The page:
Frank DuPont

Draft Analysis

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Value Based Drafting Revisited

Monday, August 13, 2012


The following article is a guest post by Frank DuPont, author of Game Plan: A Radical Approach to Decision Making in the NFL. You can also follow Frank on Twitter.


(For background on Value Based Drafting, see Part I and Part II of this series.)

 

Earlier in the summer I wrote a two part series on Value Based Drafting (VBD) that offered a new spin on the fantasy football drafting method that's been around for a long time.  VBD was pioneered by Joe Bryant, who offered an idea which is now almost universal throughout fantasy football thought.  The idea is that a player's value is determined by how many points he can score relative to the other players at his position, rather than how many points he scores in total. 

 

But in order to know how many points a player is worth relative to others at his position, you need a baseline player for comparison purposes and that's the thing that tends to give people fits.  My primary contribution to the discussion was to offer a way of thinking about the baseline that focuses on the supply and demand for players at a position based on how many games you need out of each position.  However, all I really did was to formalize something that everybody already thinks about when they draft their teams.  Everybody already does the mental calculation where they think about the number of players they start at each position and potential for injuries that might make it important to have good backups.  So my approach to the problem was really just a way of re-stating what everybody was already thinking.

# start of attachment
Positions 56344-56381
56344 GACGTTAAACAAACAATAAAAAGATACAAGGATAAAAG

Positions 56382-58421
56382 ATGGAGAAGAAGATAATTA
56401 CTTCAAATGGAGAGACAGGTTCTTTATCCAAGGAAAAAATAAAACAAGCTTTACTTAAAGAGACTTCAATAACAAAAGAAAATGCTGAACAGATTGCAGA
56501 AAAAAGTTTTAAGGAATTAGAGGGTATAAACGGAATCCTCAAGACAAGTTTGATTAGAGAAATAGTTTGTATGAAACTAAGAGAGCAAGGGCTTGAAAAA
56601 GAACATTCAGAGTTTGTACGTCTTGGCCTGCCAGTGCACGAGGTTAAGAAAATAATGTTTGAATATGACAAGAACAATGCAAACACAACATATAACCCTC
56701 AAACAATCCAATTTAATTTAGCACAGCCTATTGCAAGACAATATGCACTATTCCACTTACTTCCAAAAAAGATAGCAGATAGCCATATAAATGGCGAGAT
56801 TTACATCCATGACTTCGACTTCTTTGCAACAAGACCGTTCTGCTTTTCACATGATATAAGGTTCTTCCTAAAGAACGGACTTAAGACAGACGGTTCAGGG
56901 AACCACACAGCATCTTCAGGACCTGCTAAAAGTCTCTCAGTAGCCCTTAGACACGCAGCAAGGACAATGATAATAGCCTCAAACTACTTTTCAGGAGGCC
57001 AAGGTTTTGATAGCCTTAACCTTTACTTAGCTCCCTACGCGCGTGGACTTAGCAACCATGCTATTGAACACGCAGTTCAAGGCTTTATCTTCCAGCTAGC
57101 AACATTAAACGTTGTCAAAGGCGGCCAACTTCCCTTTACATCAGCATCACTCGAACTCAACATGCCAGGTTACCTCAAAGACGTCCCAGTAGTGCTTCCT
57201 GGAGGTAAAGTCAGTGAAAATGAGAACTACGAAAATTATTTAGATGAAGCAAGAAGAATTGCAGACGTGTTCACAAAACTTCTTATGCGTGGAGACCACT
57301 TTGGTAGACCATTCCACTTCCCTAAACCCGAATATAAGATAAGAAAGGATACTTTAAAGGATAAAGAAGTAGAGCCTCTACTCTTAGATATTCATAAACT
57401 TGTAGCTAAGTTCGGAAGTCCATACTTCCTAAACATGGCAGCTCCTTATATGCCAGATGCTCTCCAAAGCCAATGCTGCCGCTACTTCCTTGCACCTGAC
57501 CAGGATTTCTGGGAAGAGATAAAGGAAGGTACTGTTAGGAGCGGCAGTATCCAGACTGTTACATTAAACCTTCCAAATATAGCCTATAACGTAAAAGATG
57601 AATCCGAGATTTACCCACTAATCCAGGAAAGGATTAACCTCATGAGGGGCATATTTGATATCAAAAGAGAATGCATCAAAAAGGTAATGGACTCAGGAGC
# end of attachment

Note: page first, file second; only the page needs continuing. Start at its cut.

I wanted to come back to the topic today because I've been working on it a little bit over the past two months.  I've been listening to comments on my approach, making slight tweaks to the methodology, and also fine tuning my thinking on the logic behind it.  I'm hoping that this article will clarify things a little bit as well.

 

The Supply and Demand View